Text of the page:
Unconventional Preview: Here we go again with a Patriots-Texans ‘showdown’

Bill O'Brien (right) has been the Texans coach since 2014.
Bill O'Brien (right) has been the Texans coach since 2014. –David J. Phillip / AP

COMMENTARY

Welcome to Season 6, Episode 3 of the Unconventional Preview, a serious-but-lighthearted, often nostalgia-tinted look at the Patriots’ weekly matchup that runs right here every weekend.

The schedule shows that the Patriots began their season a couple of Thursdays ago against the Kansas City Chiefs. But it took Tom Brady and Co. until the second game of the season, and their utterly suspenseless 36-20 victory over the Saints at the Superdome last Sunday, to show up in the dominating form we expected.

That was more like it. And this Sunday should bring another like it. The Patriots try to improve to 2-1 – and earn their first home win of the season after losing their banner-raising opener to the Chiefs – against the Houston Texans.

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Am I alone in this, or does it feel like the Patriots have played the Texans in recent years as often as they play an AFC East foe? The teams did meet twice last year. The Patriots beat them 27-0 in Week 3, with the defense pitching a shutout in support of Jacoby Brissett, then bounced them in the divisional round of the playoff in a matchup that was more competitive than the 34-16 score suggests.

While there are many familiar personalities on the Texans’ sideline – Wes Welker and Mike Vrabel are coaches on Bill O’Brien’s staff – the reality is that the teams aren’t that familiar, though the standard outcome is. The Patriots and Texans have met six times since December 2012. The Patriots have won all six, four times by at least 18 points.

The Texans are talented, especially on defense. But they’re no rival. Rivals actually win one once in a while.

Kick it off, Gostkowski, and let’s get this one started …

Three players I’ll be watching not named Tom Brady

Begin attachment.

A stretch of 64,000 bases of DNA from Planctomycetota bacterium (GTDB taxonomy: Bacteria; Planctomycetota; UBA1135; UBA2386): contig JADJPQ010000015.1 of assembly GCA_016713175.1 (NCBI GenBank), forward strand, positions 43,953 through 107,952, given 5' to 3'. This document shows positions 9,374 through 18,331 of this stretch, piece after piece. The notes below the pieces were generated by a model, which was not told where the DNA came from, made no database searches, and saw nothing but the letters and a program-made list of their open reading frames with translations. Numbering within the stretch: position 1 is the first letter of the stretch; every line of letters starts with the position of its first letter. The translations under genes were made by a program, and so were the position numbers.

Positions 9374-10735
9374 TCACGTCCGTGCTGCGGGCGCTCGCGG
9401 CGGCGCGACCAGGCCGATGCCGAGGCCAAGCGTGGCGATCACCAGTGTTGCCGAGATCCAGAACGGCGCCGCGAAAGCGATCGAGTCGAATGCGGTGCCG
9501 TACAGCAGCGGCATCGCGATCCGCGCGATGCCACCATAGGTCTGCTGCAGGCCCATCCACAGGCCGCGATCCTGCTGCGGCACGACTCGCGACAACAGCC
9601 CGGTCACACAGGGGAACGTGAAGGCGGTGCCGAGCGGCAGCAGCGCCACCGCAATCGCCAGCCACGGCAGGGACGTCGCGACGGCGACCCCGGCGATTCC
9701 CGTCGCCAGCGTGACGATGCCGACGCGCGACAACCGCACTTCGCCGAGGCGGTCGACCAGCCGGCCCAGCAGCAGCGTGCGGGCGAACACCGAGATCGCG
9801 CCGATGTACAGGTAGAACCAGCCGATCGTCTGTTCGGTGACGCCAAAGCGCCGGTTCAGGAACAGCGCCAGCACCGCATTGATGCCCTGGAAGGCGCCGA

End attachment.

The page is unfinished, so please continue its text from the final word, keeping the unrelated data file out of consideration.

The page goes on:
DeShaun Watson: When his career is complete, Bill Belichick’s success against rookie quarterbacks will be worthy of a couple of lines in one of the chapters in one of the multiple volumes that tell the thorough story of the greatest coach in NFL history. It’s an interesting tidbit, albeit one that makes all the sense in the world. Rookie QBs are 5-15 against Belichick during his career, and their five victories – by the Steelers’ Ben Roethlisberger (2004), the Jets’ Mark Sanchez (2009), the Browns’ Colt McCoy (2010), the Seahawks’ Russell Wilson (2012), and the Jets’ Geno Smith (2013) – all came on the player’s home field. A rookie QB has never beaten the Patriots in Foxborough during Belichick’s 18 seasons – they’re a combined 0-8.

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Anyone who saw Watson play more than a series or two during his career at Clemson knows he is a terrifically talented player, one who is dangerous by air and by land. He also has a reputation as a good kid who carries all of the necessary intangibles to succeed in the NFL. But that success is not coming this week.

Taking on and beating the Bengals – which the Texans did last Thursday, keyed by a Watson 49-yard touchdown run – is a far less daunting challenge than the one he faces Sunday. The Patriots have already seen him up close, during joint practices and a preseason matchup in which he was 3 for 10 for 102 yards. This week they’re going to reveal what they’ve learned. If he has a passing line better than the one Jacoby Brissett had in Week 3 against the Texans last year (11-19, 103 yards, no touchdowns), I’ll be surprised.

J.J. Watt: If Watson becomes, oh, 80 percent of what he is expected to be, he will easily be the greatest quarterback in the Texans’ 16-year history, and I say that with all necessary apologies to six-year starter (and pick-six master) Matt Schaub. But at this point, I’m not sure he’s ready to perform better now than the Texans’ starter the last time they played the Patriots in the AFC divisional playoff round in January. Brock Osweiler went 23 of 40 in that game, with 197 yards, one touchdown, and three interceptions. But the game was tight early, and had Will Fuller not dropped a deep ball in the end zone, the Patriots’ 34-16 win might have been tight late too. For now, though, the Texans’ biggest upgrade from then until now is not at quarterback. It’s with the return of Watt, the dynamic pass rusher who played just three games last season due to a back injury. Watt doesn’t have a sack yet this year, but with Marcus Cannon dealing with a concussion and Nate Solder playing inconsistently, there’s a good chance he picks up at least one Sunday. The Texans defense, with Jadeveon Clowney finally hitting his potential last year, was menacing without Watt. With him, it might be the AFC’s best.